Monday, December 20, 2010

Food Begets Life

We have come to the end of the high season at Casa Sweeney-Britton. Our last guests for a while, the Miller-Ouimet family, left yesterday. Sniff.

While they were here, the blog was a periodic topic of conversation. Specifically, this week's topic. We batted around several topics but eventually settled on food.

So much of our lives here revolve around food. The finding of, the buying of, the preparation of, the eating of, the cleaning up after of, etc. Food provides sustenance, satisfaction, frustration, adventure, entertainment, and creates and strengthens friendships.

Take ice cream, for example.

You may remember that our first guests to the casita kindly lugged with them a rather large and heavy ice cream maker. Once washed and plugged in, the hum of the motor became the constant soundtrack to our lives at home. Ian experimented with flavors and friends and family provided willing assistance as official tasters. A few batches later, a few conversations later, and "¡Que Rico! - Helado Natural de Nosara" was officially launched!

Deals were made, spreadsheets were created, and labels were drafted, printed and taped. Salted caramel was created as the signature flavor and, voila, we have an income! (Get your cup at Market Organico or the Beach Dog Cafe now!) Granted, the profit from a batch of ice cream is minimal, but no one is complaining at the bonus dinner out each month. Food begets food.

The salted caramel flavor was launched first because: 1) it is darn good, and 2) all ingredients are available locally. Which brings us to food begets friendships. Ian's search for good, fresh ingredients led him to a local farm where we now purchase fresh raw milk and fresh eggs. The owners of the farm are wonderful, nice and generous people. We brought them a sample of the ice cream made with their milk and eggs and they sent us home with a huge bag full of langostinos they had caught the night before in the river.

They also invited us to come back to help make juice from sugar cane. Their small sugar cane mill is powered by a horse that walks in a circle pulling a beam of wood which turns the gears of the mill. While the gears are turning, the sugar cane is pushed between heavy rollers. The kids worked hard pushing the cane in and were rewarded with a ride on the horse and a taste of fresh sugar cane juice over ice. Food begets adventure.

Food also begets conversation. Guests to Nosara are treated to endless discussions on food. What we can and can't get, how much it costs, the best and the worst of, what we wish for, what we have had enough of....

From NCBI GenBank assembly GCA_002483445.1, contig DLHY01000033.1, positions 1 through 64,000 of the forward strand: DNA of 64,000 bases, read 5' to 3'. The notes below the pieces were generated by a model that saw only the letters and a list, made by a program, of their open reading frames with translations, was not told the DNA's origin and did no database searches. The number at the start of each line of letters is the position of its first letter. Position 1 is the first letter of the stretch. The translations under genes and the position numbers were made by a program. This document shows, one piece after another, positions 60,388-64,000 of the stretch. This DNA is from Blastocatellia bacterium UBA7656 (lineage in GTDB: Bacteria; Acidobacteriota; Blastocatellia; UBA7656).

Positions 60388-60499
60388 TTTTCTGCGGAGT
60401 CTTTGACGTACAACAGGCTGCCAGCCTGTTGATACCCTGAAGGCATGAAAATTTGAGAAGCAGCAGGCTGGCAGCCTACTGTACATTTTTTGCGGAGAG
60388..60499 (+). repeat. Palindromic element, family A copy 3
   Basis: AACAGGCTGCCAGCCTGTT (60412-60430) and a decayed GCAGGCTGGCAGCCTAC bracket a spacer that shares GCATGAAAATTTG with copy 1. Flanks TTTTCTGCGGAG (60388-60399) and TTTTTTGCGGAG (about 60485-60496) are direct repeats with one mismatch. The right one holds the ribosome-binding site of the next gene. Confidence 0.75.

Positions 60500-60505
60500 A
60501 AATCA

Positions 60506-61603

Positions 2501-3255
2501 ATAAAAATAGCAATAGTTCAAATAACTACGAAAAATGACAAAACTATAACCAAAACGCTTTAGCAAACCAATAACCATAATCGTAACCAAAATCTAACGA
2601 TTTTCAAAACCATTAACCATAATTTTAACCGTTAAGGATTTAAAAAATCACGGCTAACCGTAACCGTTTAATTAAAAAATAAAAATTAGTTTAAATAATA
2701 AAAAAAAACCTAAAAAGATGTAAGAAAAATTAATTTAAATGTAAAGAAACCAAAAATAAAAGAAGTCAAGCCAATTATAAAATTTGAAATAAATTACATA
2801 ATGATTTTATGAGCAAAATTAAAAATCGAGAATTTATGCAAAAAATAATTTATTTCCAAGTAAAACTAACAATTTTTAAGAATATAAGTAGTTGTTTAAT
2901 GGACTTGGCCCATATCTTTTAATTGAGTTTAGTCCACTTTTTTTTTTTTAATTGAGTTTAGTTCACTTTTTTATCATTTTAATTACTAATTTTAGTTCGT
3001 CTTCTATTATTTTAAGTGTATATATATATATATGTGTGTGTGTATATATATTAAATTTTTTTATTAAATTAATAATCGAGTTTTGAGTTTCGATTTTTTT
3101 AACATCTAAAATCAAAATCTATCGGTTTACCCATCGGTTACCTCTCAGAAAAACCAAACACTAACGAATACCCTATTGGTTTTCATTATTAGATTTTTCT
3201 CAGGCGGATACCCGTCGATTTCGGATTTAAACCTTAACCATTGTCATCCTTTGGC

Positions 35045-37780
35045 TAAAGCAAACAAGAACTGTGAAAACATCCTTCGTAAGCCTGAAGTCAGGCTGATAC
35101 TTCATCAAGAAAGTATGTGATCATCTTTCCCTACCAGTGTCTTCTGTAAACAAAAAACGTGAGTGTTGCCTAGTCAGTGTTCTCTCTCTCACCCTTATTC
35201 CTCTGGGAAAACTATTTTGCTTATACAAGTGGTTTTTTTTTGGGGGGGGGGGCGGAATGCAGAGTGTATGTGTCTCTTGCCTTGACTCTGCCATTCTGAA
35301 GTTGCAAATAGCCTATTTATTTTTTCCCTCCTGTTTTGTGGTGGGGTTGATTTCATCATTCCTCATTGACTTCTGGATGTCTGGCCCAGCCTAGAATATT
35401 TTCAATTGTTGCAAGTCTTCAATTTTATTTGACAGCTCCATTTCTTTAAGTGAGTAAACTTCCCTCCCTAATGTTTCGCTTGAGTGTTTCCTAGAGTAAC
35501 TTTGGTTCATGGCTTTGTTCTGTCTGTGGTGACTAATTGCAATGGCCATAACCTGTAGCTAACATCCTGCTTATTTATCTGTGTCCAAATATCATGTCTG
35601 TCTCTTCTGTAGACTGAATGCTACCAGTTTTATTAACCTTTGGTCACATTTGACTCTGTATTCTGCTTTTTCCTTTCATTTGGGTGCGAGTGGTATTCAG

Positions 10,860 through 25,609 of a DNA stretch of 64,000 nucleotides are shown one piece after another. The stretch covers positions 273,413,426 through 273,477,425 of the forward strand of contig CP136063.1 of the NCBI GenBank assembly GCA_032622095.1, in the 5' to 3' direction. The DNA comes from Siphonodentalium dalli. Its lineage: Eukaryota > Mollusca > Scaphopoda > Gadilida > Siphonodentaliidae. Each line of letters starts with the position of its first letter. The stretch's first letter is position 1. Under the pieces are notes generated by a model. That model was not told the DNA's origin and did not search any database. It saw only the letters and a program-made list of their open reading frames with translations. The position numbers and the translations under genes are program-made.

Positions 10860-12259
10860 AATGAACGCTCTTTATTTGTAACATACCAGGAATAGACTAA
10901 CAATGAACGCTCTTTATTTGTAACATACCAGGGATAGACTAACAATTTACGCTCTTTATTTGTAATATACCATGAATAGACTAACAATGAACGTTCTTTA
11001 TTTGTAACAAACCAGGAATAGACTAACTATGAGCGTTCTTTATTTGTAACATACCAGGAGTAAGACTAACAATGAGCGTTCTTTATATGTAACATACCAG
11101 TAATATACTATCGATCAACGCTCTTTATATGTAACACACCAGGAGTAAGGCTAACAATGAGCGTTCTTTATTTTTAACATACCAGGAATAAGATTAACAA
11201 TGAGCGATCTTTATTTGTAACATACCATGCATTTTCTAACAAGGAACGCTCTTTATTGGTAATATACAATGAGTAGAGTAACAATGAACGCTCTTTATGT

We describe the typical costa rican "casado" lunch of salad, rice, beans and meat or fish, and compare and contrast our favorite lunch spots.

We talk about how we can get fresh bread from the bread truck and fresh fruits and vegetables from the fruit and veggie truck.

We describe how Sadie and Ian figured out how to get fresh fish from a house on the beach before it gets delivered to the fish markets.

We talk about getting great cheese (ordered in advance now) and organic greens at the farmer's market. We talk about our rental property and its mango, banana and lime trees. We talk about the price of olive oil and soy sauce.

We love to compare and contrast for our guests the ceviche in various establishments. Who uses what kind of fish, which one is the freshest, which one is the spiciest. No visit with us is complete without a trip to the gas station to where the best ceviche is sold from a small table near the pumps (which explains why our car always has a slight smell of fish - eating a cup of ceviche on the Nosara roads is definitely a challenge).

We have a lot to say about food and I'm certain it is as fascinating a topic for our guests as it is for us. Right? Right??

With guests we relish in the relatively rare treat of dinner out (fish and tempura at our favorite restaurant on the beach or pizza at our favorite Italian restaurant), but we also relish in the joy of cooking and eating at home together. Food strengthens bonds.

With the Miller-Ouimets, in addition to spending close to 20 years in each others' kitchens, we have spent many vacations together, renting houses on the Russian River, Hawaii, and Mexico. We fall easily into our comfortable and collaborative roles for cooking and cleaning for six. Over food we all share stories and opinions, we laugh, we discuss the day we've just had and we plan for tomorrow. For entertainment we watch the geckos catching and eating insects, and the monkeys eating flowers and leaves.

Finally, as our guests leave, we send them off with hugs and plenty of snacks for the long journey home.

Monday, December 13, 2010

Peninsula de Osa

Lonely Planet describes the Osa peninsula as "the most picturesque, the most pristine and the most perfect spot in Costa Rica." Much of the peninsula is taken up by Parque Nacional Corcovado, containing the last great original tract of tropical rainforest in Pacific Central America. Lonely Planet goes on to say, "...Osa is the real's a place for travelers with youthful hearts, intrepid spirits and a yearning for something truly wild." In other words, the perfect place for my mother and I to steal away to for a long weekend.

My mother and I meet in San Jose where we take in the city sites for a day before hopping on a puddle jumper to fly to Bahia Drake, on the Osa peninsula. It is a short and beautiful flight and we soon land on a patch of dirt in the jungle that somehow met the qualifications for an airport. We fish our small bags out of the belly of the plane, and climb in a waiting jeep. Our ten year old driver (okay, maybe he was 13) takes us past some farmland, among coastal jungle, through several very large rivers, and drops us off at a beach. Bahia Drake. He points to a small open motor boat and bids us farewell.

Thankful at the minimum amount of baggage we brought with us, my mom and I wade into the sea, climb in the boat, and speed off to the other side of the Bay. We turn inland on a river and soon pull up to a small wooden dock.

Our bags are grabbed, and we are helped out of the boat and up the stairs. We have arrived at our home away from home for three nights: Drake Bay Wilderness Resort.

Again, to quote Lonely Planet, the resort "occupies the optimal piece of real estate in all of Bahia Drake." Quite right. Situated along the coast at the edge of the Bay, the resort consists of several small wooden cabins situated among beautiful landscaping, all with porches and all facing the water. Breathtaking.